Once you enter Hamilton Manor, there’s really no reason to leave.
With a banquet room, an upscale steakhouse, and a not-so-upscale nightclub; a wedding reception and the after-party could all take place under one roof.
And that’s just what Joe Salzano had in mind when he designed the 30,000 square-foot complex, giving the former Polish-American Club building a $9 million renovation.
“You might have 300 people at the facility, wondering ‘where are you going after the wedding?’ You’re going down the elevator five feet away to the nightclub,” he said.
Salzano, who also owns Peasants on Hamilton Ave., has spent most of his career as a developer. When he bought Peasants several years ago, it was with the intention of “flipping” it for a profit. But he liked running the place so much, he’s changed his job description to restaurateur.
His latest endeavor, Hamilton Manor, is located at 30 Route 156, the location of the old Polish-American Club. The oldest parts of the building are from around 1920, Salzano said, and the grand ballroom was added in 1967.
Remaking the building to suit Salzano’s business plan didn’t require adding anything. Instead, the building was completely renovated. The dirt-floor basement was converted into a trendy Manhattan-esque bar. The ballroom was re-done with the original mahogany floors intact and nothing else. About $400,000 worth of high-tech media gadgetry was installed, including a dozen flat screen TVs in various parts of the building, a wi-fi hotspot, and high definition digital projectors and screens in the main ballroom. The resulting hybrid building is divided into three parts, that Salzano said serve to drum up business for one another.
First (and most lucrative) is the ballroom. It seats about 600 people on the main floor with room for about 175 more on an overlooking gallery. There is a stage for performers and a sound system that can be connected to the rest of the facility.
Salzano said this banquet hall fills a gap that previously existed in the Hamilton market. The reward for filling that gap has been plenty of business – Salzano said 26 events are booked there for October even though the hall has only been open since July.
On the ground floor near the ballroom is the Porter House restaurant. Salzano said this restaurant is a completely separate endeavor from Peasants, and is meant to be a more high-end experience. The signature dish is a 38-ounce two-person “Tomahawk” steak that Salzano compares to a Brontosaurus Steak from The Flintstones. (The steak technically feeds two, but Salzano and others have tackled it single-handedly.) Made with dry-aged Kobe beef, the Tomahawk costs $38 per person.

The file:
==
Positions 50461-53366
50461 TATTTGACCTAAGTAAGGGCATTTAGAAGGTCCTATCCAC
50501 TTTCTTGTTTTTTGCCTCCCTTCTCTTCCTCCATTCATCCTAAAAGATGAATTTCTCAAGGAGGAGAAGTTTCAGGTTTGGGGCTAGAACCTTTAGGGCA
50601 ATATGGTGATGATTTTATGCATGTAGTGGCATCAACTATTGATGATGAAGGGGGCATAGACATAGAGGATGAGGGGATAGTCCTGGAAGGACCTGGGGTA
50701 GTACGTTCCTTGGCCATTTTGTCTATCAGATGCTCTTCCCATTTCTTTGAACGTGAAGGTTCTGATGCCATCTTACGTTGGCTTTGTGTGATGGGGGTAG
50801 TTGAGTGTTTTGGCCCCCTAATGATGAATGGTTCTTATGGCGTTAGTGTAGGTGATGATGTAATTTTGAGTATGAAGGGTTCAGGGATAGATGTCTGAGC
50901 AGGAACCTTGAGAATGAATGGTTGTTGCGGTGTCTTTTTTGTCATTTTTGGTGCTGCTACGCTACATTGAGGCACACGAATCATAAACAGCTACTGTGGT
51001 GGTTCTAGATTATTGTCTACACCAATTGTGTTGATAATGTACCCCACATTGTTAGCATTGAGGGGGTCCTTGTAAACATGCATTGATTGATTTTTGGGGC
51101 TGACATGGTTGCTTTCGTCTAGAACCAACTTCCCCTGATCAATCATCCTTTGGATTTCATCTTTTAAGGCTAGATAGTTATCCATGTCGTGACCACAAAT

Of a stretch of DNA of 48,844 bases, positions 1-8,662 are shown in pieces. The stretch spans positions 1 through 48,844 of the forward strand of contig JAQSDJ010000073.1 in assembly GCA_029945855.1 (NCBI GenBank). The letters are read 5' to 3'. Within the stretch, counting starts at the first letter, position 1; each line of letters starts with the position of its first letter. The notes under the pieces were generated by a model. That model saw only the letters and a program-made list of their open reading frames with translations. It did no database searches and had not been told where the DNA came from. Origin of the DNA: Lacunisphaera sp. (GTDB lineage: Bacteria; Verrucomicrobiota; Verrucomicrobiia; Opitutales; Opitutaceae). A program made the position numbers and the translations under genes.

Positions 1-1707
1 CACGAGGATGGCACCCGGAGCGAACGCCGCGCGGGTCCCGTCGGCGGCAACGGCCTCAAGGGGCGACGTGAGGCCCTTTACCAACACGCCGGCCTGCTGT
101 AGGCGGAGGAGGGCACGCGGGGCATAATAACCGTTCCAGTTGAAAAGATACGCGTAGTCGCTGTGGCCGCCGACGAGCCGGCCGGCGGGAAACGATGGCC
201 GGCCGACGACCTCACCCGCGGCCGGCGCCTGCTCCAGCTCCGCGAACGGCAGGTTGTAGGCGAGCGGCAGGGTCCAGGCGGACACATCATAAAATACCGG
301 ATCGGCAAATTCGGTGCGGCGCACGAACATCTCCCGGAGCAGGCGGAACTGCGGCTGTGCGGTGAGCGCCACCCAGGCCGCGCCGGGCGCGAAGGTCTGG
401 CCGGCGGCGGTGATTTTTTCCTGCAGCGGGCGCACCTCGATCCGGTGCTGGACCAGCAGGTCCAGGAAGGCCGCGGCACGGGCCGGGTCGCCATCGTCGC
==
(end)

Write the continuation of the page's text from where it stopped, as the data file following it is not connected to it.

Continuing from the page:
Downstairs is the Cellar nightclub. With the aesthetics of a New York City basement bar, the Cellar features entertainment most nights, including duelling pianos on Thursday night, a comedy-musical act imported from Manhattan. It’s the interaction of all three parts of the building that brings Salzano’s plan to fruition.
“It’s good to see when we have a wedding with 300 people and 100 of them are entering my nighclub downstairs afterward,” he said.
The synergy works the other way too. He can show off the banquet hall to restaurant patrons. The Sapphire Room, a meeting room in the basement, has been popular with pharmaceutical companies that want to hold a meeting that empties out into the bar afterward. Although it may be a shaky time for new business ventures, Salzano, who is also the president of the Hamilton Restaurant Association, said he’s not worried.
“I’ve always said Hamilton is a recession-proof town,” he said. “And my heart goes out to all the restaurant owners who are having a hard time in this economy … but we’re going to try this upcoming fall to help one another and rebuild to the point where we were last year when we were really flourishing. I believe that’s going to happen very soon.”